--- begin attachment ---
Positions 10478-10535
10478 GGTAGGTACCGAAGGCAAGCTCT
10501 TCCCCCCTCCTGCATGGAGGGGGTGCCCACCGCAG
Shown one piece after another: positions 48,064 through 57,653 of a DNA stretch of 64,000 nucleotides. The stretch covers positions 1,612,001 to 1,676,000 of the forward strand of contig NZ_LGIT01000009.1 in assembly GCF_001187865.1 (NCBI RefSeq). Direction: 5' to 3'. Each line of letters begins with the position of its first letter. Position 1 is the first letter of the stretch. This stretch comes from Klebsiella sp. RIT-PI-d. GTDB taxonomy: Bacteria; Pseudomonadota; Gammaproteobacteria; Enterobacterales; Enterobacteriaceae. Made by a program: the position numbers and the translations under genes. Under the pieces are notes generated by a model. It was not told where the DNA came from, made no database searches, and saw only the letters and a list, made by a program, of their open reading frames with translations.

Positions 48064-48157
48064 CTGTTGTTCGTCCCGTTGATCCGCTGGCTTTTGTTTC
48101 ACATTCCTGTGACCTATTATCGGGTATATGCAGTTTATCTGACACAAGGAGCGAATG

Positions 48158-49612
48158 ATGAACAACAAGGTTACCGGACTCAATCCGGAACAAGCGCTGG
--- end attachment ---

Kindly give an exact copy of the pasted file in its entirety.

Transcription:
Positions 10478-10535
10478 GGTAGGTACCGAAGGCAAGCTCT
10501 TCCCCCCTCCTGCATGGAGGGGGTGCCCACCGCAG
Shown one piece after another: positions 48,064 through 57,653 of a DNA stretch of 64,000 nucleotides. The stretch covers positions 1,612,001 to 1,676,000 of the forward strand of contig NZ_LGIT01000009.1 in assembly GCF_001187865.1 (NCBI RefSeq). Direction: 5' to 3'. Each line of letters begins with the position of its first letter. Position 1 is the first letter of the stretch. This stretch comes from Klebsiella sp. RIT-PI-d. GTDB taxonomy: Bacteria; Pseudomonadota; Gammaproteobacteria; Enterobacterales; Enterobacteriaceae. Made by a program: the position numbers and the translations under genes. Under the pieces are notes generated by a model. It was not told where the DNA came from, made no database searches, and saw only the letters and a list, made by a program, of their open reading frames with translations.

Positions 48064-48157
48064 CTGTTGTTCGTCCCGTTGATCCGCTGGCTTTTGTTTC
48101 ACATTCCTGTGACCTATTATCGGGTATATGCAGTTTATCTGACACAAGGAGCGAATG

Positions 48158-49612
48158 ATGAACAACAAGGTTACCGGACTCAATCCGGAACAAGCGCTGG